Volume 1 : Cover Topic - Iranian Cinema (1)




The Persian Nights

Mrinal Chakraborty

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It's a time when all stories go wrong : even the fairy tales.All the fairies of our growing up, our culture, our interactive flirtation with nature, have gone back to our memories of underdevelopment. They have left us only a few glimpses of unconnected moments chained loosely together by a flimsy thread. This is a brilliant narrative method that originated, perhaps, in Arabia, in the stories of Shehrazade. This loose thread is brilliant beacuse it's so simple, careless, and absolutely unselfconscious. In the middle of the fantastic rhetoric of Shakespeare, in the middle of political upheavals, strange things happening in a mad world, a messenger informs Macbeth that his wife is dead. Now how should Macbeth react? Should he cry aloud? No good. Should he slap the messenger? NG again. Shakespeare is too clever for such stuff. His Macbeth mumbles, 'She should have died hereafter'. So simple and so brilliant! This is not the right time to die. After this perhaps, after the nearly-mad man has coped with the enemies of heaven and earth, she could die, but not now.

This simple narrative pattern is perhaps the major element of Iranian films which can pose greater challenge to thousands of innovative technology, intellectual brooding, selfkilling sexuality and other obsessions of the Western films, including those from Hollywood. After all, they are one-we are the other. Among our film-makers (or practitioners in any form of art for that matter) only a few could be remembered for their starkly original narratives. Ritwik Ghatak is surely one of them, in spite of the chaos that clouded his mind occasionally, and in spite of the body that often failed. Satyajit Ray, in this sense, has two films to his credit : Pather Panchali and Gu Ga Ba Ba. The rest, even his feudal adventures, have the Western format so far as their narratives are concerned. After these two, sadly, we have no more of the Mohicans left. My education in films is humble and self-earned, and I claim no authority whatsoever on the technical subtleties of filmmaking. But as I don't see any difference between a football or cricket match and filmmaking or staging a play or writing an epic or falling in love, please bear with me for the moment – you have borne with many other incompetent writers before.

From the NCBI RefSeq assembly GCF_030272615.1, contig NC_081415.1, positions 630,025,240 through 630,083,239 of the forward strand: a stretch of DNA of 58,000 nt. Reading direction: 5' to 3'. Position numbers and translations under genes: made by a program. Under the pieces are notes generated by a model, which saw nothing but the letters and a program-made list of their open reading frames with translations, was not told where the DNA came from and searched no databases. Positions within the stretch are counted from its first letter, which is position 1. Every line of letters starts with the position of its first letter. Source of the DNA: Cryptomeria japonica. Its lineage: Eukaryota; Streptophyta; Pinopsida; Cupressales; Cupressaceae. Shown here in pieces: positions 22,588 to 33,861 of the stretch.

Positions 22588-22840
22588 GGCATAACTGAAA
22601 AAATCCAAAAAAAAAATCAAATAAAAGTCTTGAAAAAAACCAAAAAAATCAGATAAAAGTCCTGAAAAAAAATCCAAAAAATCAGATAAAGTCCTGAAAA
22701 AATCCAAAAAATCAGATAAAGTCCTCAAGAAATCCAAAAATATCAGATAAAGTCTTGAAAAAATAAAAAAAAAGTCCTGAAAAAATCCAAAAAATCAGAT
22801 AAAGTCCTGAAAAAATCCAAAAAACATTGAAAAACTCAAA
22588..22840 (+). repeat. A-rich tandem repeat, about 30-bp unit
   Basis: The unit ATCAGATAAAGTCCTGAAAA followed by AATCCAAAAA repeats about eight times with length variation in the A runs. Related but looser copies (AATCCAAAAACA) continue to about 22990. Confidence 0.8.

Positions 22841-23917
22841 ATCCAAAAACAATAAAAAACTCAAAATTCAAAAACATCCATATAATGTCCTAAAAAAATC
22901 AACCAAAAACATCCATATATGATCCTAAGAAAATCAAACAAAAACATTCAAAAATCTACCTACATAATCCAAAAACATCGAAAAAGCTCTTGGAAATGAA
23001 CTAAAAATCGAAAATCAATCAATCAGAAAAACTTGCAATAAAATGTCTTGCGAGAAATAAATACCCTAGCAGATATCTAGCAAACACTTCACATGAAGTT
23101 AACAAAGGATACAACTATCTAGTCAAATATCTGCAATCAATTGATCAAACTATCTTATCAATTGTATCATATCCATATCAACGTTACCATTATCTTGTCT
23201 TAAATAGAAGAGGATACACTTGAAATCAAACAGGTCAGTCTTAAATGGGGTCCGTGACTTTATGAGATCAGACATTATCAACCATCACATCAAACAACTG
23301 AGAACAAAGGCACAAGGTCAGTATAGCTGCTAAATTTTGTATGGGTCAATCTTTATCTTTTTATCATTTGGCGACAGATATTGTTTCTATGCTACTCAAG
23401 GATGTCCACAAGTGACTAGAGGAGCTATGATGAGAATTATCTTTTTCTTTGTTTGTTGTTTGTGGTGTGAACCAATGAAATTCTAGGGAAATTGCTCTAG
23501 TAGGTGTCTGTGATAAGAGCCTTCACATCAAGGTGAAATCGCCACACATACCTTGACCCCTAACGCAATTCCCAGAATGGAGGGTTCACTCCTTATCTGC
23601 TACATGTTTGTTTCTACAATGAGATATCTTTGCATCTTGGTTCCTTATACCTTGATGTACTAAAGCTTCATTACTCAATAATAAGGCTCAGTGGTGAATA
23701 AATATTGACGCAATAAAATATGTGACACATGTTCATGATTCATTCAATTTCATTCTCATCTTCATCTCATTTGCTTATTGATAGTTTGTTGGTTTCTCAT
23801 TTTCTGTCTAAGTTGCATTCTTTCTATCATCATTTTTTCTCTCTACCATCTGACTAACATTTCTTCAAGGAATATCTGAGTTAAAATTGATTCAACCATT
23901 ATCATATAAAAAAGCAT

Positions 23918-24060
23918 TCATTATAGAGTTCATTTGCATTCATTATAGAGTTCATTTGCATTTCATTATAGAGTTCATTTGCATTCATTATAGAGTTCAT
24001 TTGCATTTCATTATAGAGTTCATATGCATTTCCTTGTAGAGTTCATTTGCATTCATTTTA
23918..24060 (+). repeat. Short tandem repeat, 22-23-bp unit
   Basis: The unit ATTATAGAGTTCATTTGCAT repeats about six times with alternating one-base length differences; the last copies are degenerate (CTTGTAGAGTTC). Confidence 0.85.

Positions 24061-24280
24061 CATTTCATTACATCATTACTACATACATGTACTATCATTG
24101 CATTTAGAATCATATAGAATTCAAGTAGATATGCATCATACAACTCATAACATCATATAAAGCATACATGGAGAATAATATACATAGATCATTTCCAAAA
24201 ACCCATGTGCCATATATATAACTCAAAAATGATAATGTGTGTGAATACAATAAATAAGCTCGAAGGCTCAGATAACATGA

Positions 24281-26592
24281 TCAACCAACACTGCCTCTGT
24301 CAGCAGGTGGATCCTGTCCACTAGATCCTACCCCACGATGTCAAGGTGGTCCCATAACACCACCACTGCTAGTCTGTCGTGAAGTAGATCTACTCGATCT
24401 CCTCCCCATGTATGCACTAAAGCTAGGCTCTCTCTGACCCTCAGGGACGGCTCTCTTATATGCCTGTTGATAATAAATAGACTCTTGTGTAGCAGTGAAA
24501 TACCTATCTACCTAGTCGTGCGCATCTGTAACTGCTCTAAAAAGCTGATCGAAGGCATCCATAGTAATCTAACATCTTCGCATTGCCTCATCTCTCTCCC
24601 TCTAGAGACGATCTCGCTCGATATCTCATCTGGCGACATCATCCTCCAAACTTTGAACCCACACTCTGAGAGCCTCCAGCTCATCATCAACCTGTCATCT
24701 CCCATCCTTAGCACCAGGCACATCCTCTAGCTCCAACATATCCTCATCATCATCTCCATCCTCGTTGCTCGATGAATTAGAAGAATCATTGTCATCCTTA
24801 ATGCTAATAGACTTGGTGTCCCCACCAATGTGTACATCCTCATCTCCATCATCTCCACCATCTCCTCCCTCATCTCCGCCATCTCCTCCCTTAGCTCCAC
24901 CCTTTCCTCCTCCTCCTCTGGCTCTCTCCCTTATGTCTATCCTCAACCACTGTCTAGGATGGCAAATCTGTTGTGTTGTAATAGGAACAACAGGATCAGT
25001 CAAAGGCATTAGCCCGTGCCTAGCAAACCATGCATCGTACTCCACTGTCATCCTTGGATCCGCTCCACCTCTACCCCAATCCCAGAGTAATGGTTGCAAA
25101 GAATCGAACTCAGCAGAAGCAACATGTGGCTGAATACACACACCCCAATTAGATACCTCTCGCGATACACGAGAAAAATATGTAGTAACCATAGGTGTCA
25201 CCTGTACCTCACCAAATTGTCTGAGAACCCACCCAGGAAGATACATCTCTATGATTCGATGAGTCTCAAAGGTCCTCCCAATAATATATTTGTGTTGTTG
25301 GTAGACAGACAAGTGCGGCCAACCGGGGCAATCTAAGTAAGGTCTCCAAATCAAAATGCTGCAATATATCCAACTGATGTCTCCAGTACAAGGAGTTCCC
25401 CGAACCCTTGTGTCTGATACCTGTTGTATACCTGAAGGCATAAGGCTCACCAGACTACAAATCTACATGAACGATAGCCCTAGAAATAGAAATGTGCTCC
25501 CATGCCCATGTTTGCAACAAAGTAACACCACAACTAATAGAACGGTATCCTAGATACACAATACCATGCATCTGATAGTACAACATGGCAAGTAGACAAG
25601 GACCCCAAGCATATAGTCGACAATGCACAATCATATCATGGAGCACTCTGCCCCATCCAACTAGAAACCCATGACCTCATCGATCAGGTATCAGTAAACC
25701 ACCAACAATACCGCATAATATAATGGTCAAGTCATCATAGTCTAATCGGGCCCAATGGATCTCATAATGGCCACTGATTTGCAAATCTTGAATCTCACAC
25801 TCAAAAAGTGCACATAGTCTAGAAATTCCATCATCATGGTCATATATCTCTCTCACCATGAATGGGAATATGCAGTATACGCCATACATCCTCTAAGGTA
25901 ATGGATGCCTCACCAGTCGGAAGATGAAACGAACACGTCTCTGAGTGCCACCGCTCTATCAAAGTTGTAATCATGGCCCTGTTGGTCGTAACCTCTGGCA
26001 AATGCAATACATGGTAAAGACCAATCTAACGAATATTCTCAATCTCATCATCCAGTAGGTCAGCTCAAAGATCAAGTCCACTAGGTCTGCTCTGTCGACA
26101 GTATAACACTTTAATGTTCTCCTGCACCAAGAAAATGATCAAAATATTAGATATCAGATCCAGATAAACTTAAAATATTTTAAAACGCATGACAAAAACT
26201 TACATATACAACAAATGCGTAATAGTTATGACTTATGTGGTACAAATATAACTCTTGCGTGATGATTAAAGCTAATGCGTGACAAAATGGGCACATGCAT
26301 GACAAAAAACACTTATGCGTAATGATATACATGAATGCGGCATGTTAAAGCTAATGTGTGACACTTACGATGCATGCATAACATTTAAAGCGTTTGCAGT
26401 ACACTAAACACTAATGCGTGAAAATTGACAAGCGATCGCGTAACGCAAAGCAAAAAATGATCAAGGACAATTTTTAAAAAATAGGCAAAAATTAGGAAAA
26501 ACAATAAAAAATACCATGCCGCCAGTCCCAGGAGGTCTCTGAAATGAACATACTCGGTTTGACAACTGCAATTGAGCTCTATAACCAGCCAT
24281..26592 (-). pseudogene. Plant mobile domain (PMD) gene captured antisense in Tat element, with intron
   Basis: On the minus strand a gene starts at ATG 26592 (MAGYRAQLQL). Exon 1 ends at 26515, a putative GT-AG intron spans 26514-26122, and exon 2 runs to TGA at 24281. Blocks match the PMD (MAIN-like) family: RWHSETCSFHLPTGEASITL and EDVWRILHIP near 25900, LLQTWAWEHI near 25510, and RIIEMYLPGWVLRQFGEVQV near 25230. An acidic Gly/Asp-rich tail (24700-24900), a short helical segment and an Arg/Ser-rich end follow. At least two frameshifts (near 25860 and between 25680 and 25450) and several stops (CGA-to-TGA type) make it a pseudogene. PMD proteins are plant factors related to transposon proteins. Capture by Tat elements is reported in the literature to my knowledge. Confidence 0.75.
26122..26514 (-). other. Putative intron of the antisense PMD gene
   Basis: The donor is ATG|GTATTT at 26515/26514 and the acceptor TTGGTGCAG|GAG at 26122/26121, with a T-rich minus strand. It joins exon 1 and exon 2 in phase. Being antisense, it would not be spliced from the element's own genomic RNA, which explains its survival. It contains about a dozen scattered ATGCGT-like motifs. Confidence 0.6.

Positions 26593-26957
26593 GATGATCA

It's a time when all stories go wrong : even the fairy tales.All the fairies of our growing up, our culture, our interactive flirtation with nature, have gone back to our memories of underdevelopment. They have left us only a few glimpses of unconnected moments chained loosely together by a flimsy thread. This is a brilliant narrative method that originated, perhaps, in Arabia, in the stories of Shehrazade. This loose thread is brilliant beacuse it's so simple, careless, and absolutely unselfconscious. In the middle of the fantastic rhetoric of Shakespeare, in the middle of political upheavals, strange things happening in a mad world, a messenger informs Macbeth that his wife is dead. Now how should Macbeth react? Should he cry aloud? No good. Should he slap the messenger? NG again. Shakespeare is too clever for such stuff. His Macbeth mumbles, 'She should have died hereafter'. So simple and so brilliant! This is not the right time to die. After this perhaps, after the nearly-mad man has coped with the enemies of heaven and earth, she could die, but not now.

This simple narrative pattern is perhaps the major element of Iranian films which can pose greater challenge to thousands of innovative technology, intellectual brooding, selfkilling sexuality and other obsessions of the Western films, including those from Hollywood. After all, they are one-we are the other. Among our film-makers (or practitioners in any form of art for that matter) only a few could be remembered for their starkly original narratives. Ritwik Ghatak is surely one of them, in spite of the chaos that clouded his mind occasionally, and in spite of the body that often failed. Satyajit Ray, in this sense, has two films to his credit : Pather Panchali and Gu Ga Ba Ba. The rest, even his feudal adventures, have the Western format so far as their narratives are concerned. After these two, sadly, we have no more of the Mohicans left. My education in films is humble and self-earned, and I claim no authority whatsoever on the technical subtleties of filmmaking. But as I don't see any difference between a football or cricket match and filmmaking or staging a play or writing an epic or falling in love, please bear with me for the moment – you have borne with many other incompetent writers before.


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